baby boomers

Touching the third rail of superannuation is a brave act by any government, but what about those other curly questions?

Good on you, Bill. I respect political courage. Too often in New Zealand, superannuation promises have been used to buy elections, beginning with Rob Muldoon back in 1975. He made the age of entitlement to universal super 60; it took years of pain and a raft of broken promises to get the age lifted to 65 (back where the old age pension began).

Bill English has made a brave call on super, but is it mere penance for years of bad calls, will New Zealanders face the facts and has he just started a new inter-generational war?

I was talking with a colleague today about Bill English's plan to raise the age of eligibilty for super from 65 to 67 – in 20 years. "What are you," he asked, and I knew immediately what he meant. "Gen X," I replied. "But just old enough to sneak out at 65". He said he'd get caught, I said my wife would too. Then it struck me: This conversation was meaningless.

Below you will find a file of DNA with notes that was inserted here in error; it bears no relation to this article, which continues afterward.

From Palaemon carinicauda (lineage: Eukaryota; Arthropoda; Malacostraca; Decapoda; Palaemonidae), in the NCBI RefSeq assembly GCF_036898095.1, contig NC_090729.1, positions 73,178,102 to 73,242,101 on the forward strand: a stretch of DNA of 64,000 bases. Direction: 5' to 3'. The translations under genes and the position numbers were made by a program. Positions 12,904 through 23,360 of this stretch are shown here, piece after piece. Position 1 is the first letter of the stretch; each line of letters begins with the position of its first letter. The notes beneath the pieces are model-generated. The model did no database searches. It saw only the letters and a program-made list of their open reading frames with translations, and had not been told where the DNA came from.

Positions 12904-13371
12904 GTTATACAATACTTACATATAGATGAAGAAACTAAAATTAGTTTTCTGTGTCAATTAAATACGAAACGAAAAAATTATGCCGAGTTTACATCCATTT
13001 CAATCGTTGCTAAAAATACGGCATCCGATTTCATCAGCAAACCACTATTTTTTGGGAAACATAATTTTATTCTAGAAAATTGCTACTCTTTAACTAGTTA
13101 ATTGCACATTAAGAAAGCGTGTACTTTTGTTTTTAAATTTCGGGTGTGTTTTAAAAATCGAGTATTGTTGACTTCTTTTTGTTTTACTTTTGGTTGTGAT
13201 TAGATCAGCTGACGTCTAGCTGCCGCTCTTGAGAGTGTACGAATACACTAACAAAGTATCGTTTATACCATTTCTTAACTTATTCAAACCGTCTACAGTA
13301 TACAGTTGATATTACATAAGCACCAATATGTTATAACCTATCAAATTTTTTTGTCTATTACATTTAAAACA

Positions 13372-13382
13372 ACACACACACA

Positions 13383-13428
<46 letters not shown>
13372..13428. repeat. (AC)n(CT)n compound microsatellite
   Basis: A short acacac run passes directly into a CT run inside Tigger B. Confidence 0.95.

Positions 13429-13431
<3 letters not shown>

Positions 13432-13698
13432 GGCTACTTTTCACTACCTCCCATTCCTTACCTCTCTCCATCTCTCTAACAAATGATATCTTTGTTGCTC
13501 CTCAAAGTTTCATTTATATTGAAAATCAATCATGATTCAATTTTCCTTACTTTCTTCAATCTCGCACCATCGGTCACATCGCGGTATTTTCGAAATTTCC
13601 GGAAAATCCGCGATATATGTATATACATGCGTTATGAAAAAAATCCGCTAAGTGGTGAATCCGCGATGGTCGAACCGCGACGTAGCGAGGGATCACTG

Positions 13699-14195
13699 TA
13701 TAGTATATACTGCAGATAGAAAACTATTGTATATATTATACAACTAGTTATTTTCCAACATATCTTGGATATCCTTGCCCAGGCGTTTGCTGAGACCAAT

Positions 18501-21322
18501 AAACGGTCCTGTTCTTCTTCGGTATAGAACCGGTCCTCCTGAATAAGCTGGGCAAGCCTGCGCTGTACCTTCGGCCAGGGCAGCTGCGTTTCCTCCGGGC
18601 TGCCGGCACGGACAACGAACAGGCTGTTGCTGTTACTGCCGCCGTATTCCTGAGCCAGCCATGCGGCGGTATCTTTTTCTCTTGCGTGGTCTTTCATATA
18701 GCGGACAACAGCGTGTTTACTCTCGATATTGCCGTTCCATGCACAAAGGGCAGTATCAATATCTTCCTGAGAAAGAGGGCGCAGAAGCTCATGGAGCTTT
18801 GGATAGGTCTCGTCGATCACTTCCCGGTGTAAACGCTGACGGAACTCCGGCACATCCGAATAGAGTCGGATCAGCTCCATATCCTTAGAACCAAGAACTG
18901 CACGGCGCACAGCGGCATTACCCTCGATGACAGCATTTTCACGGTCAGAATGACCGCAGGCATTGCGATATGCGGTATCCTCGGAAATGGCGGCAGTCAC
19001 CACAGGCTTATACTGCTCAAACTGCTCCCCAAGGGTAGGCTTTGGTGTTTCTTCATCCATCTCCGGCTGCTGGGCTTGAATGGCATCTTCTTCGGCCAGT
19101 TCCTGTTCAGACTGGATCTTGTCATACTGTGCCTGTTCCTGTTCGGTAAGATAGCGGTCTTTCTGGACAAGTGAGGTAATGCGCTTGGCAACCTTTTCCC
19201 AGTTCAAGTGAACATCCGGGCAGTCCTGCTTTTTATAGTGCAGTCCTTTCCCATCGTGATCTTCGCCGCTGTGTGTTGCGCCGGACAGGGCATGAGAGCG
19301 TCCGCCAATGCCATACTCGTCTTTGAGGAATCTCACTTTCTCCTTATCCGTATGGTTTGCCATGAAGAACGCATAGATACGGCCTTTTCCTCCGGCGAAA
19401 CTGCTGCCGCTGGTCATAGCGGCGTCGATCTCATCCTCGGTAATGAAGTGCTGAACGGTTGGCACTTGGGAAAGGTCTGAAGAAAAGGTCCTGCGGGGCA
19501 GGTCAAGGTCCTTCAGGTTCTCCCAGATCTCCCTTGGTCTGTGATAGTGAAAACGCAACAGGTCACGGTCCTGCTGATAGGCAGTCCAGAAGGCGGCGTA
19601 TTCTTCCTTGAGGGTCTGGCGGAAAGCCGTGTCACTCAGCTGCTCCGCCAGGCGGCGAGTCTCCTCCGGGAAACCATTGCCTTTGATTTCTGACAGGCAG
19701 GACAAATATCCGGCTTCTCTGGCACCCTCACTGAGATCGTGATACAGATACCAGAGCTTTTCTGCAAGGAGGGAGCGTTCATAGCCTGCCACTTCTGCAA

Contributions to the Super Fund have been suspended since 2009, until the country is back in the black. But does the logic behind that decision make any sense at all?

Amongst Labour's ground-breaking announcement that it will campaign on raising the retirement age and introducing compulsory Super, another major decision got little attention.

The Opposition says it will also kick-start government contributions to the New Zealand Super Fund, which were suspended by National in 2009.

What the Retirement Income Policy and Intergenerational Equity conference told us about selfish generations, and raising the age of pension entitlement

I missed the conference's closing remarks, but here are a few of my own.

The swarm of locusts that is the baby-boomer generation starts retiring this year, so we can delay no longer. The warnings from Treasury are scarily stark. It's time to grasp the question of retirement

In America they talk of the third rail; an issue so charged that to touch it is certain death, politically. It can refer to a number of issues, but most commonly it 's used to describe social security.